The Dell (NASDAQ:DELL) deal has caught many an investor by surprise, namely because the deal would be the largest in recent history. Bloomberg estimates the buyout as the largest of a tech company since 2007 and the largest in the computer industry since HP bought Compaq. Although the deal would be sizable, reports speculate that Silver Lake Management could be close to lining up nearly $15 billion for the Dell buyout. Silver Lake would be joining forces with RBC, Credit Suisse, Barclays and Bank of America to put the deal together.
The price and product competition in the computer industry has become fierce and differentiation has become limited. With Dell losing market share to the likes of Apple (NASDAQ:AAPL), Hewlett-Packard (NYSE:HPQ) and Lenovo Group (OTCPK:LNVGY), the computer maker now wants to focus on higher-margin services and products for corporations. Gartner puts Dell's market share falling from 12.2% to 10.2% during the fourth quarter, and by going private, Dell would be able to diversify away from its struggling PC business without the scrutiny of the public markets. Billionaire Ray Dalio of Bridgewater Associates and Ken Griffin - founder of Citadel Investment Group - are two of the many hedge funds still invested in the struggling computer company who would make big money on a buyout (check out all the hedge funds in love with Dell).
The potential buyout deal, as of now, would be somewhere along the lines of:
With a 30% buyout premium - pre announcement per share price was $10.88 - the cost to take Dell private would be upwards of $22.0 billion. In the 30% premium case the price to shareholders would be around $13.80 or a 6.5% premium from the current stock price. This is still a pretty good deal for shareholders just getting into the stock. Other sources suggest that the worst-case buyout price would be $13.50 per share (read more about the Dell buyout). The $13.50 per share number is a 24% premium to the pre-announcement price, and still 4% higher from its current price.
Requiring nearly 30% as a down payment would mean the cash down would be close to $7.17 billion. With Michael Dell owning upwards of 245.2 million shares he could roll in $3.1 billion into the deal. This would still leave $4.1 billion in required financing. Bloomberg notes that Silver Lake just raised a $7 billion fund that will be focused in the tech sector. There has been much speculation about the low probability of the deal being done given the deal size, but Silver Lake sees the deal as all but done. Michael Dell also has over half a billion dollars being managed by Glenn Fuhrman and John Phelan. Dell founded MSD Capital in 1998 to manage his personal funds (check out what else Dell owns).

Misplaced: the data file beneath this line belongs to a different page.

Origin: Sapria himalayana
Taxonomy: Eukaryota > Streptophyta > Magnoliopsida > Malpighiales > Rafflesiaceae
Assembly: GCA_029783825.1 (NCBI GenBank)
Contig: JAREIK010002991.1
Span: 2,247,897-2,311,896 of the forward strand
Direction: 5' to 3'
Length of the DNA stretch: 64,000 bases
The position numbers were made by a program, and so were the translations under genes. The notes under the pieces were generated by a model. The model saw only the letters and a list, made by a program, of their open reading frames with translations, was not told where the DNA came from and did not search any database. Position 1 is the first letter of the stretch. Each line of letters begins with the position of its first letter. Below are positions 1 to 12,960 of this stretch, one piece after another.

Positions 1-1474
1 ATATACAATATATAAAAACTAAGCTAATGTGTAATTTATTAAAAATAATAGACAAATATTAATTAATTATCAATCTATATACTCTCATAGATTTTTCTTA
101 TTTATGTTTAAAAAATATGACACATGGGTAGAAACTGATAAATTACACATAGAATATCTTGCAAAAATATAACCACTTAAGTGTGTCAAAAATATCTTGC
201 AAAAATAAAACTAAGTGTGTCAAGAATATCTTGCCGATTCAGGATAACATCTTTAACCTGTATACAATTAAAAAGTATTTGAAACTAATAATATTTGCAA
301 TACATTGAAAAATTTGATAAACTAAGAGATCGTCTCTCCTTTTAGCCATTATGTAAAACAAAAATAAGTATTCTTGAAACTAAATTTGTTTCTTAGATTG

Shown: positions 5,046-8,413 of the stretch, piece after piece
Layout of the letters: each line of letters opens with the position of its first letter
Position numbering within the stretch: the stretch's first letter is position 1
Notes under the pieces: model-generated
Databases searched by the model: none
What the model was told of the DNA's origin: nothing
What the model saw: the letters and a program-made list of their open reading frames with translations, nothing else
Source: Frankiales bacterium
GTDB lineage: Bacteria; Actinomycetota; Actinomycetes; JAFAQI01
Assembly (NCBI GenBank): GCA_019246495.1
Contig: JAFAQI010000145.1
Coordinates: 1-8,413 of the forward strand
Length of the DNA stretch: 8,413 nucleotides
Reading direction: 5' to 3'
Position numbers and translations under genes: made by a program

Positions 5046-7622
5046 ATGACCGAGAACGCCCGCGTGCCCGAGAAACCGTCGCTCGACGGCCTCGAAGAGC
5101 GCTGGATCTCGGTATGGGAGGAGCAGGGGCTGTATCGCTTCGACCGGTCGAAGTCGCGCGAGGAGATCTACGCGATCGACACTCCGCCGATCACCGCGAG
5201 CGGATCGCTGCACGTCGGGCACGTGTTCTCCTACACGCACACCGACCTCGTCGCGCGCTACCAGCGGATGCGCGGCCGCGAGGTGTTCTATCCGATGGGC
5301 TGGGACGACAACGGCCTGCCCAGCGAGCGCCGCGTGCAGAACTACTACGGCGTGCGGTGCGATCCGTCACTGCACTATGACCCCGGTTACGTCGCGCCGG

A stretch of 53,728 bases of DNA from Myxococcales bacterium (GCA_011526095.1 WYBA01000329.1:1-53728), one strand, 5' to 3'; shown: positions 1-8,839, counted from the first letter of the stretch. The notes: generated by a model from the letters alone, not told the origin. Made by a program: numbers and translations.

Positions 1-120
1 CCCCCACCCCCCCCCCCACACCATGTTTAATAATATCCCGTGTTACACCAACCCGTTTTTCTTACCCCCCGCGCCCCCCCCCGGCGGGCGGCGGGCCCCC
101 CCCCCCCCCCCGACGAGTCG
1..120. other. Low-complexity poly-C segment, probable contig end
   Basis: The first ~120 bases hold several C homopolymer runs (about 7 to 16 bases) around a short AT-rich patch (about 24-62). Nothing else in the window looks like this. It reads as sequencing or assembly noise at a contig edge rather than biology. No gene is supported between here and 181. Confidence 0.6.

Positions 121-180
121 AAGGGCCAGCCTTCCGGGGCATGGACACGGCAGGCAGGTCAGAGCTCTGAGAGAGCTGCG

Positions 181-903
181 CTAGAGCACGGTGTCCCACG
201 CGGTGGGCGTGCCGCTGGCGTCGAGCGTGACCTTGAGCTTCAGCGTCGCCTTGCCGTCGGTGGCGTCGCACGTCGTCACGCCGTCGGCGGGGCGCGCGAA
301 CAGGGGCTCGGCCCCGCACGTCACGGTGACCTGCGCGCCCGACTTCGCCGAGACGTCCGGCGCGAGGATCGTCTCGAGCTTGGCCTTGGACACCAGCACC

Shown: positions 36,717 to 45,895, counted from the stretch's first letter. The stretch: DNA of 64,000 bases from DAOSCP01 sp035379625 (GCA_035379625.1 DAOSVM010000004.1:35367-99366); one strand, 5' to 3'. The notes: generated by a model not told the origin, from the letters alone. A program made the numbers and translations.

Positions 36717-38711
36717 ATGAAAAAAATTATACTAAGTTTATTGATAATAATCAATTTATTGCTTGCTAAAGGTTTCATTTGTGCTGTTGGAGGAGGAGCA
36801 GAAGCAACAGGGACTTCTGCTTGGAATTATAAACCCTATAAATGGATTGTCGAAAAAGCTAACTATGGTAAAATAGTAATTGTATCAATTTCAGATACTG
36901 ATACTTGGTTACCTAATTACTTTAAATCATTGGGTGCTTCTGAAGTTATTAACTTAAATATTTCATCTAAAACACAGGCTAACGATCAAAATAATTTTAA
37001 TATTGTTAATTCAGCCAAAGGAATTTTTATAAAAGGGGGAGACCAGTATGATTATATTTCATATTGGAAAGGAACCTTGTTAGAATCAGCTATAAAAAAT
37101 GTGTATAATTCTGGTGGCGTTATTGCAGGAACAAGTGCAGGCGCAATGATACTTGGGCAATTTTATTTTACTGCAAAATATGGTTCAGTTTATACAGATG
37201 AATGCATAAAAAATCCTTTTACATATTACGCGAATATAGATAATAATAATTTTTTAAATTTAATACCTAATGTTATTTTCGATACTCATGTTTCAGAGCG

Who would sweep in and be a savior if the private equity deal fell through? The speculation that Oracle (NYSE:ORCL) could buy Dell has been influx for a couple years now; Oracle has over $33.6 billion in cash. Oracle and HP are already head to head in the server business, following Oracle's acquisition of Sun Microsystems.
The real driver behind the deal is Dell's low valuation. Dell is one of the cheapest in the computer industry, right along with HP.
Price to Earnings (next year earnings)
Price to Sales
Price to Operating Cash Flow
With HP being so much cheaper, would an HP buyout be better for private equity firms? Similar problems, if not greater, would arise with an HP buyout, related to the sheer feasibility given the enterprise value. The enterprise value for HP is over 50% that of Dell and the HP CEO does not own 15% of the company, like Michael Dell. The potential Dell deal should remind investors of the similar buyout speculation surrounding Best Buy (NYSE:BBY), where founder Richard Schulze, who owns 20%, is trying to put together a levered buyout of the retailer. Best Buy's stock price has fallen 25% since Richard Schulze announced a proposal to take the company private. The enterprise value for Best Buy is nearly one-fourth that of Dell, but concerns still exist over whether Schulze can raise the funds to pull off such a sizable deal.
Based on a quick LBO model the valuation only shows about 6% upside from the current market value, which is very generous in my opinion. Without the buyout there is little reason to own the stock.
Projected Fiscal Year
Less: Integration Costs
Less: Depreciation & Amortization
Plus: Depreciation & Amortization
Less: Capital Expenditures
Change in Working Capital
Unlevered Free Cash Flow
PV of Free Cash Flow
PV of Terminal Value
With revenue from the consumer business declining by 23% during 3Q and the shipments of computers down 21% for 4Q, Dell is looking to reinvent itself as a provider to corporations and governments. Both HP and Dell have been struggling of late with respect to earnings and declining sales.
5-Year Historical Revenue Growth
EPS Growth - Projected Most Recent Fiscal Year vs. Last Year
HP has been hit with an industry low valuation and one that is at a serious discount to Dell, but is this fair? HP has been more open about its problems and the near-term pressures, but if Dell has to go through its transition from a consumer-computer to a corporate-computer as a public company it could well see its multiples tank to HP levels. If this happens, Dell trading at a similar P/E as HP, 4.8 times price to forward earnings, would make it an $8 stock, and on a 0.28 times sales basis a $9 stock. Sanford Bernstein expects that Dell could be worth $12 per share on a sum of the parts basis, but the stock trades close to $13.
Disclosure: I have no positions in any stocks mentioned, and no plans to initiate any positions within the next 72 hours. I wrote this article myself, and it expresses my own opinions. I am not receiving compensation for it (other than from Seeking Alpha). I have no business relationship with any company whose stock is mentioned in this article.